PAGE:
Off North Road
In the beginning the boy was just another skinny kid, tough as nails, full of sinew. His mother says he always showed up in grammar school class pictures among the smaller kids. His grandparents disagreed, said he was a tall skinny kid. In any case, when he finished junior high school, he started a growth spurt, and before anyone realized the fact, he had grown to be 6 feet and 7 inches tall. In high school, after a year or two of weight lifting, he'd bulked up to 220 pounds or more. His shoulders are huge and he proudly demonstrated to us, the grandparents, his exercise center in the old basement playroom and his ability to press (reps) at 180 pounds, and max's to 250.
Something else accompanied Conor's changing physique. Since his childhood, shyness had prevailed. Seventy years ago, as a kid myself, I had been used to hugging as long as I could remember. All the grandparents and aunts were great huggers, either for boys or girls. I knew when we got out of the car at Gramp's house that the aunts and others would flow about us like a swarm of bees, everybody hugging and kissing. When we were small enough they even lifted us off the ground. I remember the awkwardness of being clutched to the bosom of my aunt as she smothered me in kisses. I breathed a great sigh of relief when her grasp released and I could move toward the house.
Conor, the small boy, could not abide this behavior. When we visited him as grandparents, he would disappear to the basement playroom until these welcoming ceremonies had abated. Later, on his way to becoming the friendly giant that he became, his shyness softened. Toward the end of visits with us, his grandparents, he would show up at the driveway as we finished packing up the car to return home. He would slip into the group, standing quietly beside us waiting the end of the visit, as the last bags were loaded into the car for our trip home and I would become aware of the slim guy standing close and waiting until I touched his shoulder. The act was equivalent to my hug and he would nod his head. I felt I had received one in turn. I don't remember the exact timing but on a future visit he not only gave hugs to everyone but hugged me as if he were a bear grasping a tree with a honey comb in upper branches as a reward if he could climb to the top.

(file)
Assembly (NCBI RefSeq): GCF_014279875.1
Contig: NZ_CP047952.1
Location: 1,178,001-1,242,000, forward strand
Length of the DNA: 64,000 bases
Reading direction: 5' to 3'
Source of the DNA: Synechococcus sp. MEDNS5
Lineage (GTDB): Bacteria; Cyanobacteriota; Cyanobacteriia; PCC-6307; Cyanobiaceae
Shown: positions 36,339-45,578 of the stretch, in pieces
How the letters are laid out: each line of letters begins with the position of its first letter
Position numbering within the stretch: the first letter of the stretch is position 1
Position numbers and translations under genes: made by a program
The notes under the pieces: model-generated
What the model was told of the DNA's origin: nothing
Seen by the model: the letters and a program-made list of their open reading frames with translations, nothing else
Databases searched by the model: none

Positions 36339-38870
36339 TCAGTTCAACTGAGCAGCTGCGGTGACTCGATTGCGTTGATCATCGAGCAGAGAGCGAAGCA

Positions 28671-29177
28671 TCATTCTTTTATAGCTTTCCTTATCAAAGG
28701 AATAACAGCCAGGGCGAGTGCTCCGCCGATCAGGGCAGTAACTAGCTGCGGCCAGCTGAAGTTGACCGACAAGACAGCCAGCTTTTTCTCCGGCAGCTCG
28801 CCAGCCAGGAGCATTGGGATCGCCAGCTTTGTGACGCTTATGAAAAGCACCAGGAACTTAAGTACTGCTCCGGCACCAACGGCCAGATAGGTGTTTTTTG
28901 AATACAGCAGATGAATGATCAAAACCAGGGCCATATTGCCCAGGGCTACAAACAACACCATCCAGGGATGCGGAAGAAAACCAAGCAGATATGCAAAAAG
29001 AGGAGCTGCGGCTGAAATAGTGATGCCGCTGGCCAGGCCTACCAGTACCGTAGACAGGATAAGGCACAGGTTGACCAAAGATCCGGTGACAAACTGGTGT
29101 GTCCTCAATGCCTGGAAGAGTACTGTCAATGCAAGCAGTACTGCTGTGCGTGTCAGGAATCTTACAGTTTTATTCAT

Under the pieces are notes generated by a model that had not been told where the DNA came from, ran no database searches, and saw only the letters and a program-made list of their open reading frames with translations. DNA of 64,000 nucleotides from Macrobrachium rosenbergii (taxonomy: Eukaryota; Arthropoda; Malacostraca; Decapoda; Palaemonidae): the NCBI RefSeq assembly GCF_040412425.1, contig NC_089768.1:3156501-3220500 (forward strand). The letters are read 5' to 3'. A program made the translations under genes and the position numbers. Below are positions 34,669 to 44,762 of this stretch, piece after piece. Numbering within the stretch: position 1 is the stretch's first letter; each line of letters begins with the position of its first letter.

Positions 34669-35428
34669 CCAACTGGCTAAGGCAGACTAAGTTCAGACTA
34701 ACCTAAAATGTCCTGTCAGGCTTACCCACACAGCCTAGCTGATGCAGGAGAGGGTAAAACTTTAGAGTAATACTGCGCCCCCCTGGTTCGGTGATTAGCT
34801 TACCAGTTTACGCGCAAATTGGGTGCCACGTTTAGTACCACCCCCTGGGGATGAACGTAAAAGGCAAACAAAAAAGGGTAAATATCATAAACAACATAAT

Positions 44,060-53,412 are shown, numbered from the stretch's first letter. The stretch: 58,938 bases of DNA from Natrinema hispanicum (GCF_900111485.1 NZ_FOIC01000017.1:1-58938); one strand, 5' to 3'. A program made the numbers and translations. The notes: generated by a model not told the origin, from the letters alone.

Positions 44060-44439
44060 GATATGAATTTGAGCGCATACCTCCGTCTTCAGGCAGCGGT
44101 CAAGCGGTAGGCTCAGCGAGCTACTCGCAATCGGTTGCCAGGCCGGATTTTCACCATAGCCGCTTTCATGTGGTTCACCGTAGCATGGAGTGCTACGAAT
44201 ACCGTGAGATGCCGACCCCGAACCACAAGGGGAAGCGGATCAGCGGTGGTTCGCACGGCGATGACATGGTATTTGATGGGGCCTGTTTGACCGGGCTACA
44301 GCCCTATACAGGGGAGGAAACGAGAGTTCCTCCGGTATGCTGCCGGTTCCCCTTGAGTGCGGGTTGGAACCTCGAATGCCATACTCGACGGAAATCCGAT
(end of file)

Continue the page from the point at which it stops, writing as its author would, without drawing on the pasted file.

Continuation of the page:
Now Conor is applying for college and hopes to continue playing basketball wherever he goes. Every time I see him he gives me the monster hug. Christmas day this year at Conor's home was nearly over; we grandparents, the extended family and a group of young people, neighbors and friends, gathered around the spent dinner table talking and musing over the happy day. The tree had been laden with bounty. Most of the wrappings had been gathered up and put out of the way. The remains of a gorgeous roast had been carried to the kitchen but Christmas presents continued to appear from late-comers.
Conor sat across the table with one of the late-arrival gifts which he offered over to me. "Papa Russ," Conor said. "You remember the summer a couple of years ago and the wrist watch at Menemsha Pond, don't you?" Of course I remembered. I had loaned him my watch as he pushed off the beach in a kayak for a paddle out on the pond. He had disappeared from view for an hour and I returned to the shore to see if he was OK. He was OK but later revealed that he had kicked away from a spider which surprised him emerging from the bow of the kayak. In the process, the craft overturned and the watch disappeared in the murky deep water never to be found.
At this point at the table on Christmas, I was surprised with his recollection of the long forgotten watch, a 20-dollar Swiss. He pushed his gift, a new watch better than the one he had lost, toward me. I was so touched that I started around the table to give him a hug, forgetting for a split second the reaction I was about to provoke in this boy-giant's response. I felt his entire weight of 220 pounds clutching me as if I were a 10-pound package of hamburger. I didn't know then that he had tripped over someone's leg at the table, thus propelling us helplessly backward. We brushed by the stair railing at the end of the dining room, through the arch to the living room and, in a free-fall with Conor's full weight still clutched about me to a bare oak floor. I banged successively and hard on my hip, my shoulder blade and back of my poor skull with Conor still clutched about me. I felt as if I were having a very rough day with Al Jefferson and the Celtics.
The room silenced and then erupted with concern. I was surprised I could hear and recognize voices and felt around my body without much active motion while appraising the damage I thought must be obvious. However, I seemed to be in one piece. I was stunned, to say the least, but rolled over without pain and decided I had better get to my feet before someone started hauling me back to the locker room. The room spun about a little and I felt unsteady, but I returned to my chair and looked around. I was OK. Poor Conor looked as shocked as I had been.
Providentially, the drama ended as abruptly as it had begun. We must have participated in the biggest hug either one of us had ever sustained. I hope his promise will be to become the gentle giant, at least off the basketball court, with his grandfather.